The River at Bethlehem


Krippe crib family w 3wisemen

Krippe crib family w 3wisemen (Photo credit: Wikipedia)

The River at Bethlehem

“I’ve lost my bridge to the crib,” I say to hubby. The place is a mess with the Christmas decorations and empty boxes. I’m putting up the crib and I bought a lovely little bridge at a market in Nice when I was over there during the summer. I wanted to put it in the crib so that the three wise men could walk over it when they arrived at Bethlehem on the 6th of January. But I’d lost the bridge. One minute I had it in my hand and the next it was missing.

“Did you put my bridge somewhere,” I shout at hubby this time, because when I go into the sitting-room he’s there in the middle of the chaos with his feet tapping and  his headphones wrapped around his head listening to his music, trying to block out the noise I’ve been making. I’d dropped a bag of my artificial snow I had for the crib all over the carpet and I had to vacuum the place. I think it was when I went looking for the vacuum cleaner that I managed to put the bridge out of my hand somewhere.

“Not alone do I think you’ve lost the bridge,” says hubby irritated at the intrusion into his music world, “I think you’ve lost your marbles. What do you need a bridge in the crib for anyway?”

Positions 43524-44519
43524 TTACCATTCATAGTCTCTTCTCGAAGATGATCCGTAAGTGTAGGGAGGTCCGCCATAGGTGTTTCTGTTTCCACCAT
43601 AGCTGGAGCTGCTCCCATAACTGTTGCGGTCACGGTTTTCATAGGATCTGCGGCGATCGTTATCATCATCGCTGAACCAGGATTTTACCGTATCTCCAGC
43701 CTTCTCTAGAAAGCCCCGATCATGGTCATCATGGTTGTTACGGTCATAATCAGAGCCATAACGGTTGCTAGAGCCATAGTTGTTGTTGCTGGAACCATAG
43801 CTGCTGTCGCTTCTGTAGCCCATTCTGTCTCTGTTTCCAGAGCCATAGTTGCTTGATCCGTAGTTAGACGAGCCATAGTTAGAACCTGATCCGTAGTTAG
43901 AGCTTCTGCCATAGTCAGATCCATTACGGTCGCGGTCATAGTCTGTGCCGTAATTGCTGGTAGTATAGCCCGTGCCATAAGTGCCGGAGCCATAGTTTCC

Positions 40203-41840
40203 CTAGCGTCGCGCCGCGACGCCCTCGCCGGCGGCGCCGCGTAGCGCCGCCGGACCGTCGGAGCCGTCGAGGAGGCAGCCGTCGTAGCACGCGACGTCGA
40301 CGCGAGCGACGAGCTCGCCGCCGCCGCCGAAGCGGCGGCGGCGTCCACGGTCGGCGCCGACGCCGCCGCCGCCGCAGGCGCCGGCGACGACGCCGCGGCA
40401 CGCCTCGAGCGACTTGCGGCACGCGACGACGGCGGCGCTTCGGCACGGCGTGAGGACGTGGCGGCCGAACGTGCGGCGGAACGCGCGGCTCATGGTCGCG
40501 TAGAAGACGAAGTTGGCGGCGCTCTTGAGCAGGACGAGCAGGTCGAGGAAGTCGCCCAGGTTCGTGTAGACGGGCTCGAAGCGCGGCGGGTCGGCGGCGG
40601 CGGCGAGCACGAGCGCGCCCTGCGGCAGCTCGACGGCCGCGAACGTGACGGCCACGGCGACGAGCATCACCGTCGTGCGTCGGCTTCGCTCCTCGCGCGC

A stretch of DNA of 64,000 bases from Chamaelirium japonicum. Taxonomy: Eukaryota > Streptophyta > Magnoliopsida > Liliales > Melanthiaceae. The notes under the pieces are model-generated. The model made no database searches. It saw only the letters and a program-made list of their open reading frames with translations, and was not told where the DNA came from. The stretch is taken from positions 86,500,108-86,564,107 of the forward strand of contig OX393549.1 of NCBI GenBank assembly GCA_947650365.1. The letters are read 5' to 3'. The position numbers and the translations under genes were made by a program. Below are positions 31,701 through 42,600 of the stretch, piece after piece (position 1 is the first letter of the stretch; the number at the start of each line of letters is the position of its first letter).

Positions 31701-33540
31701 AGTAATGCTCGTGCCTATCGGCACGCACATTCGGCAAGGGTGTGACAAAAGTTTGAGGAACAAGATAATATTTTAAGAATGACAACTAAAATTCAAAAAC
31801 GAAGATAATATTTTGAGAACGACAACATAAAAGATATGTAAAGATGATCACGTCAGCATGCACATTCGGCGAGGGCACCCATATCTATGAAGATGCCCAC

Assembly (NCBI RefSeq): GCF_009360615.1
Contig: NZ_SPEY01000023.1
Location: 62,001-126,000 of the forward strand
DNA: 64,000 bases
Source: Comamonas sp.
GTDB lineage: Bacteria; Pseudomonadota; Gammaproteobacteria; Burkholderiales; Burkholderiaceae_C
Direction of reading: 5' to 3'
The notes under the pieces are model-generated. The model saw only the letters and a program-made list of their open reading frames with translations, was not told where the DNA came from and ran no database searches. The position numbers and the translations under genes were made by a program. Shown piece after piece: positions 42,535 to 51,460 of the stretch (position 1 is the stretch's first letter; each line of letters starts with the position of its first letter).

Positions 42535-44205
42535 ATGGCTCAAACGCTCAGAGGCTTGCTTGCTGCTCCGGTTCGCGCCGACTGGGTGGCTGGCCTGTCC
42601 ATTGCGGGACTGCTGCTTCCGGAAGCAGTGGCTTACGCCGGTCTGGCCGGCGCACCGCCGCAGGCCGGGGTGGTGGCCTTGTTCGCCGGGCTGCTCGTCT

I explain that I need it to get the three wise men across the river to the crib on the 6th of January.

“What river?” he asks.

“I made a paper river for the bridge,” I smile happy with myself. I show him my paper river. “There’s not much point in having a bridge if you don’t have a river.” I say. “I made this and now I need the bridge and I can’t find it.”

“Darling,” he says.

As soon as he uses the word darling in that tone I know he’s going to tell me something that he thinks I don’t know. He has his head phones poised ready to put back on his head to indicate this is the end of the conversation and the search for the bridge. “Darling,” he repeats, “the three wise men trekked for miles and miles across a desert. You don’t need a bridge. There never was a river.”

“Well,” I say, storming out of the room, waving my paper river at him, “there’ll be one in a minute.”


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